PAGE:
Importance of Genotype on Carotenoid and Chlorophyll Levels in Broccoli Heads
Carotenoids are secondary plant metabolites in vegetables known to be essential in the human diet and reported to confer various positive health-promoting effects when consumed. Brassica oleracea L. vegetables like kale, cabbage, and broccoli are recognized as excellent sources of dietary carotenoids. Broccoli has emerged as the most important B. oleracea crop in the United States and it likely supplies more carotenoids to the U.S. diet than the other crops of this species. However, very little is known about the general carotenoid profile of this important vegetable or the levels of specific carotenoids and how they might vary among genotypes. Thus, the objectives of this study were to assess carotenoid profiles of different inbred broccoli heads; to assess chlorophyll concentrations measured simultaneously during carotenoid assays; to determine the relative effects of genotype versus environment in influencing head carotenoid levels; and to examine phenotypic correlations between carotenoid levels and other traits. Results show lutein to be the most abundant carotenoid in broccoli heads ranging from 65.3 to 139.6 µg·g–1 dry mass (DM) among nine inbreds tested in three environments. Genotype had a highly significant effect on lutein levels in broccoli heads and the ratio of σ2g/σ2p for this carotenoid was 0.84. Violaxanthin also exhibited a significant genotype effect, but it was found at lower levels (17.9 to 35.4 µg·g–1 DM) than lutein. β-carotene and neoxanthin were detected at levels similar to violaxanthin, but genotypic differences were not detected when all environments were compared. This was also true for antheraxanthin, which was detectable in all genotypes at lower levels (mean of 13.3 µg·g–1 DM) than the other carotenoids. Significant genotypic differences were observed for both chlorophyll a and b among the studied inbreds; however, no environment or genotype-by-environment effects were observed with these compounds. Results indicated that most carotenoids measured were positively and significantly correlated with one another, indicating that higher levels of one carotenoid were typically associated with higher levels of others. This study emphasizes the relative importance of lutein in broccoli heads and the key role that genotype plays with this compound, ultimately indicating that breeding cultivars with increased levels of this particular carotenoid may be feasible.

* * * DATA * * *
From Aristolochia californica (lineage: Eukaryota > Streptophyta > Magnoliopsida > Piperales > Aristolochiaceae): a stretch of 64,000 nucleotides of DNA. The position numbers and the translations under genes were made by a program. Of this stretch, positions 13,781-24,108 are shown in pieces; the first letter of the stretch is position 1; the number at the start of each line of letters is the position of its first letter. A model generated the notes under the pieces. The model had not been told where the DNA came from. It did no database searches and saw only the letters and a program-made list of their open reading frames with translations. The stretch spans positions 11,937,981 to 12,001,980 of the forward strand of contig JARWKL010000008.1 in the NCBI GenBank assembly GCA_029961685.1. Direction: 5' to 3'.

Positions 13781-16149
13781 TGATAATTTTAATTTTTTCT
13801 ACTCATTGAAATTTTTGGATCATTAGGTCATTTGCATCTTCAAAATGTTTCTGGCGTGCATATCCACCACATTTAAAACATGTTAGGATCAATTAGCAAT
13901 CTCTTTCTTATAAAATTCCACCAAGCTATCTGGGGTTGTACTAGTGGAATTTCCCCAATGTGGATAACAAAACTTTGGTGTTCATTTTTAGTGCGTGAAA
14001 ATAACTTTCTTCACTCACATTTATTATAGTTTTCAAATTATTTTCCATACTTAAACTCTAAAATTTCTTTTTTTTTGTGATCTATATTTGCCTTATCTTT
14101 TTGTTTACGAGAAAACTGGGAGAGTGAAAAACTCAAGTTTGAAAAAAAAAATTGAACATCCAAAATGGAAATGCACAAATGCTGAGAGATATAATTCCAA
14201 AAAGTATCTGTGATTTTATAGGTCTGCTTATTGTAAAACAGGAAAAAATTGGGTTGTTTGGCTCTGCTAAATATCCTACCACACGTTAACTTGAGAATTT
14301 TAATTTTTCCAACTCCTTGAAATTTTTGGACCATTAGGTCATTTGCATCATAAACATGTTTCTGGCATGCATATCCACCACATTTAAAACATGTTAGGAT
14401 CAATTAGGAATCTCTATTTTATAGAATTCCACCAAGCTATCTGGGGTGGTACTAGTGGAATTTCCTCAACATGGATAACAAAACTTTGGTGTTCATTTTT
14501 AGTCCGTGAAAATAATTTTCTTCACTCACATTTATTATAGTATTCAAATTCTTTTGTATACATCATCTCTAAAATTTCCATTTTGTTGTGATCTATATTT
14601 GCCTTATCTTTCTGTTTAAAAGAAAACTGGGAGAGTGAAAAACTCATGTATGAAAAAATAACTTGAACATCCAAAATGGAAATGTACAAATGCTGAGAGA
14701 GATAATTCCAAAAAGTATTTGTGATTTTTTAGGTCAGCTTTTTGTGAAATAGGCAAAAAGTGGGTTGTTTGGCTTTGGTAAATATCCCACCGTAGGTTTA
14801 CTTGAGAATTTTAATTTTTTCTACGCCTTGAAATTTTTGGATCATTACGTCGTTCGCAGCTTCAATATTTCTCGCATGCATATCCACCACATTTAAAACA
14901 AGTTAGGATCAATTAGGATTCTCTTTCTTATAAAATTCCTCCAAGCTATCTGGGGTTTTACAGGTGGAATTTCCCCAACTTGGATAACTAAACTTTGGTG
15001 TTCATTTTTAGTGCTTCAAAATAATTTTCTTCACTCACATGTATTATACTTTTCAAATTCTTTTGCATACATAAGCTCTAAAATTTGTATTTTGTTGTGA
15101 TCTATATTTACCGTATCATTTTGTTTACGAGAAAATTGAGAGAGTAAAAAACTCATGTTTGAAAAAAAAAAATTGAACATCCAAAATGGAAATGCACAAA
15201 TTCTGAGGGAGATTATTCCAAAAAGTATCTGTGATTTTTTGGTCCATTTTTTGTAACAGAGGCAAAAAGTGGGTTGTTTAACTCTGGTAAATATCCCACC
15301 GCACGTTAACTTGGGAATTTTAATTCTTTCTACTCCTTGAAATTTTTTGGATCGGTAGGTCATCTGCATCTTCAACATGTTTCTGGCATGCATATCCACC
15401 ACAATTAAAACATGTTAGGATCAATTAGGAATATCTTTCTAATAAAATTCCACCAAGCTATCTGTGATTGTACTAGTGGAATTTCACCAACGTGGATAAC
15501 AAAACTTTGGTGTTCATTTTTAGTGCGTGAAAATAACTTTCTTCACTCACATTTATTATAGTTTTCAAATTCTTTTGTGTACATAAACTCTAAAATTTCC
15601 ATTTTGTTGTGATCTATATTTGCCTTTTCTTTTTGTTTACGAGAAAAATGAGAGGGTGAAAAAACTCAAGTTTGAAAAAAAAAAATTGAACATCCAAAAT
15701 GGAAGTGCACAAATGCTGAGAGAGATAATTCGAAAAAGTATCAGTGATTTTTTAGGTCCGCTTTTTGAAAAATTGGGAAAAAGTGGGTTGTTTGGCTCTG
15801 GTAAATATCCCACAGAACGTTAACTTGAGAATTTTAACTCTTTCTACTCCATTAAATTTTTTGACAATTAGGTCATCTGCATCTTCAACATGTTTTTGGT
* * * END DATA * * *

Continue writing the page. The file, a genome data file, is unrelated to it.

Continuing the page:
Farnham, Mark W., Kopsell, Dean A. Importance of Genotype on Carotenoid and Chlorophyll Levels in Broccoli Heads HortScience 2009 44: 1248-1253